by Jon Rappoport
January 20, 2022
(To join our email list, click here.)
As I mentioned the other day, in Part 1, after 14 years of laboring in the lab, I’ve isolated, purified, and identified 16,768 distinct types of virus lovers.
These are people who must say the virus exists. They’re compelled, obsessed.
And in Part 1, I profiled Type 6,659.
Today, I’m going to describe Type 846.
He’s definitely “alternative.” And he thinks of himself as a card-carrying “member of the alternative community.”
But he has a problem. He observes that within his own community—which is battling against the official powers-that-be—there are RUFFIANS.
And these ruffians are claiming the virus doesn’t exist. A few are even saying no viruses exist.
He believes the ruffians are giving his community a bad name. The public will now see the community as generally ruffian-istic.
And to head this off at the pass, guess what he does?
He names the ruffians. He advertises them. He puts up posters on walls.
The public—which was unaware of the ruffians—and the official press and government—which already have 9,453 talking points aimed at burying the “alternative community”—NOW see the virus lover’s advertisements, and say, “Well, these alternative people are even worse than we thought they were.”
When this virus lover was a boy, he headed up a “community” in high school called Students for Academic Excellence. The main thrust of the group was: Football is overemphasized; we need to highlight young scholars; teachers shouldn’t give football players passing grades they don’t deserve.
Well, one night the virus lover and a few of his alternative pals were walking around on the football field, and just outside the end zone they saw a small pile of leaves.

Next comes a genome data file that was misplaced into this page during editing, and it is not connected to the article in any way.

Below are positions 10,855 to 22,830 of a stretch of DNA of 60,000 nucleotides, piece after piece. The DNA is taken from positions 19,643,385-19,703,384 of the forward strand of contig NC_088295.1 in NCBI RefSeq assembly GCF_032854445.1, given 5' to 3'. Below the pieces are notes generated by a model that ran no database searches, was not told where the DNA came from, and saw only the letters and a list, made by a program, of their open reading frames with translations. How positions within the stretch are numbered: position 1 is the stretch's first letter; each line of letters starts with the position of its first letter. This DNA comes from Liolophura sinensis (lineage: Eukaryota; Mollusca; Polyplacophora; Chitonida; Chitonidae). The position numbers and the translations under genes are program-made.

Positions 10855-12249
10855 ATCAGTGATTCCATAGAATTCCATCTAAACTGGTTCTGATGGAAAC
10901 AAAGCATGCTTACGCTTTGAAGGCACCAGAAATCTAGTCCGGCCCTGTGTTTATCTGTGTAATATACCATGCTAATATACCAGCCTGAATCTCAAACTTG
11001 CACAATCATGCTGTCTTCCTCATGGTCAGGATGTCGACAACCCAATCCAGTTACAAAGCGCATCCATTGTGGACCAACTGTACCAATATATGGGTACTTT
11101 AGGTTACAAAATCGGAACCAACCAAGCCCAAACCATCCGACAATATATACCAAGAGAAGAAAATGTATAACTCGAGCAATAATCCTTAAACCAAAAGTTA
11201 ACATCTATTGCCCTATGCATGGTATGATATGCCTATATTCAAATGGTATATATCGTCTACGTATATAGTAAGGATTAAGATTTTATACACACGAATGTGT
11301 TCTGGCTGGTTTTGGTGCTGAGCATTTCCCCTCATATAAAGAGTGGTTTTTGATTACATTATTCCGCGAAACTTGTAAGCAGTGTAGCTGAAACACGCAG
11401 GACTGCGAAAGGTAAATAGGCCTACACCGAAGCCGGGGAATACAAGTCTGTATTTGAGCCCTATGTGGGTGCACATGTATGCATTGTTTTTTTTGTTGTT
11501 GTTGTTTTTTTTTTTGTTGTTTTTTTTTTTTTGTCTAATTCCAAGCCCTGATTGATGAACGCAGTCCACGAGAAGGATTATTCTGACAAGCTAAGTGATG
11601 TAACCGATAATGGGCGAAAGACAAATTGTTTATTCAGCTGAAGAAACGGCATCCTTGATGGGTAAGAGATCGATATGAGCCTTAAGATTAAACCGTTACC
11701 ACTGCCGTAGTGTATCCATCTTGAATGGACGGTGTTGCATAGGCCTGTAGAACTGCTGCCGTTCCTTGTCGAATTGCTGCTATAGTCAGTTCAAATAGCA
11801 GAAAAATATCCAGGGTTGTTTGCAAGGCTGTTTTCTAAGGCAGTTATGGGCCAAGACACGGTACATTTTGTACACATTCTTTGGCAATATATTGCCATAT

One of the boys said, “Watch this,” and he lit the pile on fire, and he produced a few long sticks and a box of marshmallows, and all the boys sat down and roasted the marshmallows and ate them.
A neighbor peering through his window saw this, and the next day he called the principal of the school.
The principal checked one of the video cameras posted on a tree near the end zone, saw who the boys were, and called them into his office. He said, “What you did was terribly dangerous and outrageous. I’m going to pretend this never happened. If I catch any of you committing an infraction of any kind this year, I’ll call your parents and suspend you. Now get out of here and behave yourselves.”
So the next day, the young virus lover writes a letter, prints copies, and posts them everywhere on campus. The letter describes the horrific marshmallow incident, and concludes: “I swear I had no knowledge that Harry, Fred, and Mason were going to burn the leaves. I was there, but I didn’t participate. I didn’t eat a single marshmallow. Our group, Students for Academic Excellence, is dedicated to achieving higher test scores and overcoming the football hysteria which engulfs our campus. We do not support the marshmallow actions of a few outlaws who carry membership in our group. Pay no attention to them. They’re distracting from our goal.”
Suddenly, a number of students are talking to Harry, Fred, and Mason. “Do the leaves burn fast? Does the fire go out by itself or do you have to pour water on it? How long are the sticks for the marshmallows? Which brands of marshmallow do you buy? Do you roast them until they turn brown or black?”